BRICK, N.J. (CBSNewYork) — Some New Jersey seniors finally thought their troubles were over after Superstorm Sandy, but it seems like those troubles might just be beginning.

After taking years to complete repairs to their homes, some residents along the Jersey Shore have been told they may now have to raise them, CBS2’s Elise Finch reported Monday.

READ MORE: First Case Of Omicron Variant Reported In New Jersey

Seaview Village in Brick Township is a quaint and quiet development for homeowners who are at least 55 years old. Ella Copelton, 74, said the flat terrain and ranch-style houses are part of the reason she bought a home in the development.

But Copelton was recently told she has to raise her home.

“It’s a senior citizen development. Nobody can do stairs,” she said. “We’ve got people here over 90. I mean, I’m young compared to these women.”

Like most communities, Brick is part of the National Flood Insurance Program, and residents enjoy lower subsidized flood insurance rates in order to remain part of the program. The federal government requires any rebuilds where more than 50 percent of the home was destroyed to meet new flood standards.

For Copelton and a few of her neighbors who had substantial damage from Sandy, that means raising their homes – something they say just is not practical.

READ MORE: NYPD: 1 Dead, Another Injured In Apparent Drug-Related Shooting At Brooklyn Airbnb

“I’ve been carpenter — a union carpenter — for 45 years, and I know what it takes to do this,” said homeowner Joseph Kowalski. “They have to gut the whole house.”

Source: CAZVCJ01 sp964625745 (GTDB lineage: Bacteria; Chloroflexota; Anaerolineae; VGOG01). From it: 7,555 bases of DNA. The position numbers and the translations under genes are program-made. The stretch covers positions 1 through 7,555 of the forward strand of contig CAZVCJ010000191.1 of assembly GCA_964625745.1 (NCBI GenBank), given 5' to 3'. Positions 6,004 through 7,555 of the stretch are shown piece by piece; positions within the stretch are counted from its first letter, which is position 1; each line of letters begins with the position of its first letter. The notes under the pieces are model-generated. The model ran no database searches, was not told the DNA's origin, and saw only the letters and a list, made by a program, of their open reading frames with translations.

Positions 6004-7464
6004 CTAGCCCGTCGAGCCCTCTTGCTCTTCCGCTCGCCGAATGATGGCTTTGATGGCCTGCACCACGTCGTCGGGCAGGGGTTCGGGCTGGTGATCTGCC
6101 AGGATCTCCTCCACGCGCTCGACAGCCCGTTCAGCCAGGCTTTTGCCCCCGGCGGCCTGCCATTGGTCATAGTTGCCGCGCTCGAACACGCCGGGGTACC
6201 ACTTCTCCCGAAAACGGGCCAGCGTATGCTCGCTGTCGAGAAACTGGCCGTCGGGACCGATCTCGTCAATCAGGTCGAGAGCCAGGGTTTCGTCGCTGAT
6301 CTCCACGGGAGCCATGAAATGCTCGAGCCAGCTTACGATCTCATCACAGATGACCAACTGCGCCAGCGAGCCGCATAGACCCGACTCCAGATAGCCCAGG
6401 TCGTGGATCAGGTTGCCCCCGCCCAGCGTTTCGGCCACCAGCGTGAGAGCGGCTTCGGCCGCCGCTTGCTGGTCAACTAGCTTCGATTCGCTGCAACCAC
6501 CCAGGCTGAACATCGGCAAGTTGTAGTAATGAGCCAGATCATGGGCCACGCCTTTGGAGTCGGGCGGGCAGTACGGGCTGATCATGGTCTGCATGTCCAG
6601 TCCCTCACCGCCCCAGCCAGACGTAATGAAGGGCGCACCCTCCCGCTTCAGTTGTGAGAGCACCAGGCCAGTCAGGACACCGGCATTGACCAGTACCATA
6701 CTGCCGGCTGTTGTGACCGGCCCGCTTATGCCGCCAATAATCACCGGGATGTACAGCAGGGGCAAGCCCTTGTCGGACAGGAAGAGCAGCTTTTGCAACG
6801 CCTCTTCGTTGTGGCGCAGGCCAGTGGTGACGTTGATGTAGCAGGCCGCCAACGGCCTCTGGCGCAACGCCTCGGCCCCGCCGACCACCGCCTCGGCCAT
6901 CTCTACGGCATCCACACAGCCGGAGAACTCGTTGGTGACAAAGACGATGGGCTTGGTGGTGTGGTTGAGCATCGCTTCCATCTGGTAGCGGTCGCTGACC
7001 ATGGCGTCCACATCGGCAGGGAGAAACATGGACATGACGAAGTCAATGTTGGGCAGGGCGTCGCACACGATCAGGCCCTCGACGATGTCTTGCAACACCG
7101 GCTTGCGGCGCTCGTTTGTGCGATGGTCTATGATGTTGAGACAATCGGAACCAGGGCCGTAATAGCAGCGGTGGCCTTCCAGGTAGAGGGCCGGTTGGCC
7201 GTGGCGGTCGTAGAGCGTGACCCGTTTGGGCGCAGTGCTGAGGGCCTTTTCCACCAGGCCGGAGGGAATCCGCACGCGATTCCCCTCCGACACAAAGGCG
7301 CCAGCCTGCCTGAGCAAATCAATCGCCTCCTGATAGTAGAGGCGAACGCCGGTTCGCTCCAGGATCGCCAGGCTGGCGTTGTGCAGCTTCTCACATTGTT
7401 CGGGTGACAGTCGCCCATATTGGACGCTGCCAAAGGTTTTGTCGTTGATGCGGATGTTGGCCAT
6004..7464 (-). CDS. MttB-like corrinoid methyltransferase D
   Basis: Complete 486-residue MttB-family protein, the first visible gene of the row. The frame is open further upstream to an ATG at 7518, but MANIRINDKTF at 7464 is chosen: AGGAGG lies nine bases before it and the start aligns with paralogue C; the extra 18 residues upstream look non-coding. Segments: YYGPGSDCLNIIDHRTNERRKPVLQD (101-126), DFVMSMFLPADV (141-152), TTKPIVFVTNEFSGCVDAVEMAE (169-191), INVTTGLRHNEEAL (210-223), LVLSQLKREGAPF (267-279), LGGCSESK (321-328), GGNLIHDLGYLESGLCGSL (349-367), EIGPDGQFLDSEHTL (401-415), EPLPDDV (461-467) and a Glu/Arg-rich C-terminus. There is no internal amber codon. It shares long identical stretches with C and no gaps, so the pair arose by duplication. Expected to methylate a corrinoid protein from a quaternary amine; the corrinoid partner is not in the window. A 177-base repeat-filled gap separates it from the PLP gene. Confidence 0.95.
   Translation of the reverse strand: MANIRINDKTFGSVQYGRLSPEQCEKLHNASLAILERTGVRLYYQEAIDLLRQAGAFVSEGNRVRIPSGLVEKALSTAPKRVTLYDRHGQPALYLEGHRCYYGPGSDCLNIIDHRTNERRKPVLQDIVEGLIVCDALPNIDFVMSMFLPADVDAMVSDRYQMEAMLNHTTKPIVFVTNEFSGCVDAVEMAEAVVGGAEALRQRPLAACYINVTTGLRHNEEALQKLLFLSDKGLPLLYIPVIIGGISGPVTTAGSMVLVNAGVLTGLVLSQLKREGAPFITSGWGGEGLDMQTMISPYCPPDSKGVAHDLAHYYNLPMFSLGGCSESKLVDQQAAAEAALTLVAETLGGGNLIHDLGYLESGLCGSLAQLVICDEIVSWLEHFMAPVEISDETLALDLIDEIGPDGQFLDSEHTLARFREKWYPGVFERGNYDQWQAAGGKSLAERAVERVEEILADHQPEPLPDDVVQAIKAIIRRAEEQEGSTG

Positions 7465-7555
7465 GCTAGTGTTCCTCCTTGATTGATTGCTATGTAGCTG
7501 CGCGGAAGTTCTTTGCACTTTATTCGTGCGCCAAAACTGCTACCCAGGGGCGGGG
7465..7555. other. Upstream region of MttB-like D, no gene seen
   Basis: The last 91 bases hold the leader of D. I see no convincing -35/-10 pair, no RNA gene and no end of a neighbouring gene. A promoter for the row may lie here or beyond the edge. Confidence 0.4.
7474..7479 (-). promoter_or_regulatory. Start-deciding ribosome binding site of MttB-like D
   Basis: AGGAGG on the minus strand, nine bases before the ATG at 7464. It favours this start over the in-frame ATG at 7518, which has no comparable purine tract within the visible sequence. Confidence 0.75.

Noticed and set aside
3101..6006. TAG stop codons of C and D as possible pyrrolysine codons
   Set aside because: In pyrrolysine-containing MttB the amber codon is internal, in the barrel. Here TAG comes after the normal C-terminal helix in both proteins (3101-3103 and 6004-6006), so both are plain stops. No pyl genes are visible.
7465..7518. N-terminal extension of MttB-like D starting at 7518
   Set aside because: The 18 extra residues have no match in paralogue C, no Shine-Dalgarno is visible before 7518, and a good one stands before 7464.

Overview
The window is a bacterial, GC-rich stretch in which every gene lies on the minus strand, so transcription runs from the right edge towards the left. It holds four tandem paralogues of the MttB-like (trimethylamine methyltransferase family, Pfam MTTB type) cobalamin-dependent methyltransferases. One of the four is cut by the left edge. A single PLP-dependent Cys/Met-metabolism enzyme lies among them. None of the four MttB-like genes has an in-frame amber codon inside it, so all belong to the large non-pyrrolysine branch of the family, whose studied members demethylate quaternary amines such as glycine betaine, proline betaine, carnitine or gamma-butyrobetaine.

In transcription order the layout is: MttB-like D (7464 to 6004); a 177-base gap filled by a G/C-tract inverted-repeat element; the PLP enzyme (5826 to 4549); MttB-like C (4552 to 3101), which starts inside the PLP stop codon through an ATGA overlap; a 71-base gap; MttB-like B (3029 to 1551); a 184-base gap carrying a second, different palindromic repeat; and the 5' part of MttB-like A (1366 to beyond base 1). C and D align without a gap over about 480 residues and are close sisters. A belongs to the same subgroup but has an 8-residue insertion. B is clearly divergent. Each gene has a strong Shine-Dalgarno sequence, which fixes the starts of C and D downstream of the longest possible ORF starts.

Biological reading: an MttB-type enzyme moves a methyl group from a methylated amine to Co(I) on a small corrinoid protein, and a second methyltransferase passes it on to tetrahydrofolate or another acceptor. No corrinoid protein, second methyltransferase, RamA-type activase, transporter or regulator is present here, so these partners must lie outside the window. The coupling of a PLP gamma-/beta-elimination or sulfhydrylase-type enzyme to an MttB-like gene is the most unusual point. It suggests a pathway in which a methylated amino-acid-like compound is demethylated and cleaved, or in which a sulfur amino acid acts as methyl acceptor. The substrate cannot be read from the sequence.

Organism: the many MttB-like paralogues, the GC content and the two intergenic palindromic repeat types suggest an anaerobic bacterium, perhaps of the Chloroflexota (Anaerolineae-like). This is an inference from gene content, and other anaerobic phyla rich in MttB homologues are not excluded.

“There is nobody that’s going to raise their house, because we don’t have the money to do it on our own,” said homeowner Steve Cavico. “And if we’re not financed or given a grant from FEMA, it’s not going happen.”

One resident did raise her house, but people who spoke to CBS2 said it is not worth it. The average home price in Seaview Village is $150,000, and CBS2 is told it will cost nearly that much to raise a home there.

Brick Township Mayor John Ducey said there is a way to appeal.

“They bring they’re receipts, and they show, ‘This is what I paid for the sheetrock, this is what I paid for paint, this is what I paid for flooring; insulation.’ And if it doesn’t equal half the value off the home, they are now off the substantial damage list – and they’re fine. There’s no need to elevate,” Ducey said.

Pressing health issues are keeping Copelton from appealing right now. But New Jersey officials have given homeowners another two years to complete the appeals process.

MORE NEWS: Alvin Ailey American Dance Theater Back On Stage After Pandemic Shutdown With Message Of Hope

Twenty senior citizens in the development were targeted to raise their homes, but through the appeals process, 15 of them were able to leave their houses as they stand.